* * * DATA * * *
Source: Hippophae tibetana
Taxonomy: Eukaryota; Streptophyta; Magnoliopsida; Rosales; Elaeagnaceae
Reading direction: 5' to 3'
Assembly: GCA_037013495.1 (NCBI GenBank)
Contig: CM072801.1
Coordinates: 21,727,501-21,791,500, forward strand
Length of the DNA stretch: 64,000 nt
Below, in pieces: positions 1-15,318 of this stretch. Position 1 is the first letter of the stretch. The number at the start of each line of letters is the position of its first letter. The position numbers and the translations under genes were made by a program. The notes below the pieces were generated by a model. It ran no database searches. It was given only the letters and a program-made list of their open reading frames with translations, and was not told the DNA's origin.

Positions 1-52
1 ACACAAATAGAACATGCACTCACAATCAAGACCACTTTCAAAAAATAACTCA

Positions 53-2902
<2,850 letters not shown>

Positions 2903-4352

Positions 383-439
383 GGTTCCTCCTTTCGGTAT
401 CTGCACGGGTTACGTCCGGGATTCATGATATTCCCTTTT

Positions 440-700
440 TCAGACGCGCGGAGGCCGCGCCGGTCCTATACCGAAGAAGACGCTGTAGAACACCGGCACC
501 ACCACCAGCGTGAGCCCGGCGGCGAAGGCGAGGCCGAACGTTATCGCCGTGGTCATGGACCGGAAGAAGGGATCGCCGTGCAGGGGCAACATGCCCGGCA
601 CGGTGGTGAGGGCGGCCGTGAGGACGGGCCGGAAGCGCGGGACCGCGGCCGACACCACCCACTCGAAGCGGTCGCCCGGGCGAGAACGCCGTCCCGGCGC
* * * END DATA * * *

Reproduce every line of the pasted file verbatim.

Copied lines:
Source: Hippophae tibetana
Taxonomy: Eukaryota; Streptophyta; Magnoliopsida; Rosales; Elaeagnaceae
Reading direction: 5' to 3'
Assembly: GCA_037013495.1 (NCBI GenBank)
Contig: CM072801.1
Coordinates: 21,727,501-21,791,500, forward strand
Length of the DNA stretch: 64,000 nt
Below, in pieces: positions 1-15,318 of this stretch. Position 1 is the first letter of the stretch. The number at the start of each line of letters is the position of its first letter. The position numbers and the translations under genes were made by a program. The notes below the pieces were generated by a model. It ran no database searches. It was given only the letters and a program-made list of their open reading frames with translations, and was not told the DNA's origin.

Positions 1-52
1 ACACAAATAGAACATGCACTCACAATCAAGACCACTTTCAAAAAATAACTCA

Positions 53-2902
<2,850 letters not shown>

Positions 2903-4352

Positions 383-439
383 GGTTCCTCCTTTCGGTAT
401 CTGCACGGGTTACGTCCGGGATTCATGATATTCCCTTTT

Positions 440-700
440 TCAGACGCGCGGAGGCCGCGCCGGTCCTATACCGAAGAAGACGCTGTAGAACACCGGCACC
501 ACCACCAGCGTGAGCCCGGCGGCGAAGGCGAGGCCGAACGTTATCGCCGTGGTCATGGACCGGAAGAAGGGATCGCCGTGCAGGGGCAACATGCCCGGCA
601 CGGTGGTGAGGGCGGCCGTGAGGACGGGCCGGAAGCGCGGGACCGCGGCCGACACCACCCACTCGAAGCGGTCGCCCGGGCGAGAACGCCGTCCCGGCGC